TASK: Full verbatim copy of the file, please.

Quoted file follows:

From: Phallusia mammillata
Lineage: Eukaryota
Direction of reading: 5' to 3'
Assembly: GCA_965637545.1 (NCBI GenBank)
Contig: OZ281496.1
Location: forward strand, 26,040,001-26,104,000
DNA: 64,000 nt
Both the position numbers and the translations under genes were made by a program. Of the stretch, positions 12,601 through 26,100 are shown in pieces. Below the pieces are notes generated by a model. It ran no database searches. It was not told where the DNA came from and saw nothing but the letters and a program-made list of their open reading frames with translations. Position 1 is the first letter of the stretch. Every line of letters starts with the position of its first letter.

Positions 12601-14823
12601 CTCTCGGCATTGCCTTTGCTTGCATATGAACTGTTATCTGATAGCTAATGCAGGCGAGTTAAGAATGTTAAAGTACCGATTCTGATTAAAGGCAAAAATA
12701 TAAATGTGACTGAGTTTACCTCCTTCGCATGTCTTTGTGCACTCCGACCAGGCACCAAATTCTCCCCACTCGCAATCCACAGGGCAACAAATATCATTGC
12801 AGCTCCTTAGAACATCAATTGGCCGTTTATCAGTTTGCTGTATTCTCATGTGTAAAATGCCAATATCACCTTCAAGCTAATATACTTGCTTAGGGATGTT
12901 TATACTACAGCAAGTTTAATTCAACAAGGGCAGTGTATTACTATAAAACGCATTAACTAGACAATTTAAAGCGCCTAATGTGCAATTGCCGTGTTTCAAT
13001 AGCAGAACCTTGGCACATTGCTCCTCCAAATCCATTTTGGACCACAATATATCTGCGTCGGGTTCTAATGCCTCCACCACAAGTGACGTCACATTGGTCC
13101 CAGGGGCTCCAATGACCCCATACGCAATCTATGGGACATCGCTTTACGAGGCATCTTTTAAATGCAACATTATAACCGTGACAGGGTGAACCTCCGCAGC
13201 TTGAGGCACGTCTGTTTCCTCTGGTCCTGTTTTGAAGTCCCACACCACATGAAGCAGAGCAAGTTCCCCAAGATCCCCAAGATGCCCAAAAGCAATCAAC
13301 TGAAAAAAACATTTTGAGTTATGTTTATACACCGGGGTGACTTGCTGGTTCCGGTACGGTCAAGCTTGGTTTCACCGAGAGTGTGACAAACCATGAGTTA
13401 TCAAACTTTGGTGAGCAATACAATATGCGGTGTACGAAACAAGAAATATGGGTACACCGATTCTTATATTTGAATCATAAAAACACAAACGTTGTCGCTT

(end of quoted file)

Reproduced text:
From: Phallusia mammillata
Lineage: Eukaryota
Direction of reading: 5' to 3'
Assembly: GCA_965637545.1 (NCBI GenBank)
Contig: OZ281496.1
Location: forward strand, 26,040,001-26,104,000
DNA: 64,000 nt
Both the position numbers and the translations under genes were made by a program. Of the stretch, positions 12,601 through 26,100 are shown in pieces. Below the pieces are notes generated by a model. It ran no database searches. It was not told where the DNA came from and saw nothing but the letters and a program-made list of their open reading frames with translations. Position 1 is the first letter of the stretch. Every line of letters starts with the position of its first letter.

Positions 12601-14823
12601 CTCTCGGCATTGCCTTTGCTTGCATATGAACTGTTATCTGATAGCTAATGCAGGCGAGTTAAGAATGTTAAAGTACCGATTCTGATTAAAGGCAAAAATA
12701 TAAATGTGACTGAGTTTACCTCCTTCGCATGTCTTTGTGCACTCCGACCAGGCACCAAATTCTCCCCACTCGCAATCCACAGGGCAACAAATATCATTGC
12801 AGCTCCTTAGAACATCAATTGGCCGTTTATCAGTTTGCTGTATTCTCATGTGTAAAATGCCAATATCACCTTCAAGCTAATATACTTGCTTAGGGATGTT
12901 TATACTACAGCAAGTTTAATTCAACAAGGGCAGTGTATTACTATAAAACGCATTAACTAGACAATTTAAAGCGCCTAATGTGCAATTGCCGTGTTTCAAT
13001 AGCAGAACCTTGGCACATTGCTCCTCCAAATCCATTTTGGACCACAATATATCTGCGTCGGGTTCTAATGCCTCCACCACAAGTGACGTCACATTGGTCC
13101 CAGGGGCTCCAATGACCCCATACGCAATCTATGGGACATCGCTTTACGAGGCATCTTTTAAATGCAACATTATAACCGTGACAGGGTGAACCTCCGCAGC
13201 TTGAGGCACGTCTGTTTCCTCTGGTCCTGTTTTGAAGTCCCACACCACATGAAGCAGAGCAAGTTCCCCAAGATCCCCAAGATGCCCAAAAGCAATCAAC
13301 TGAAAAAAACATTTTGAGTTATGTTTATACACCGGGGTGACTTGCTGGTTCCGGTACGGTCAAGCTTGGTTTCACCGAGAGTGTGACAAACCATGAGTTA
13401 TCAAACTTTGGTGAGCAATACAATATGCGGTGTACGAAACAAGAAATATGGGTACACCGATTCTTATATTTGAATCATAAAAACACAAACGTTGTCGCTT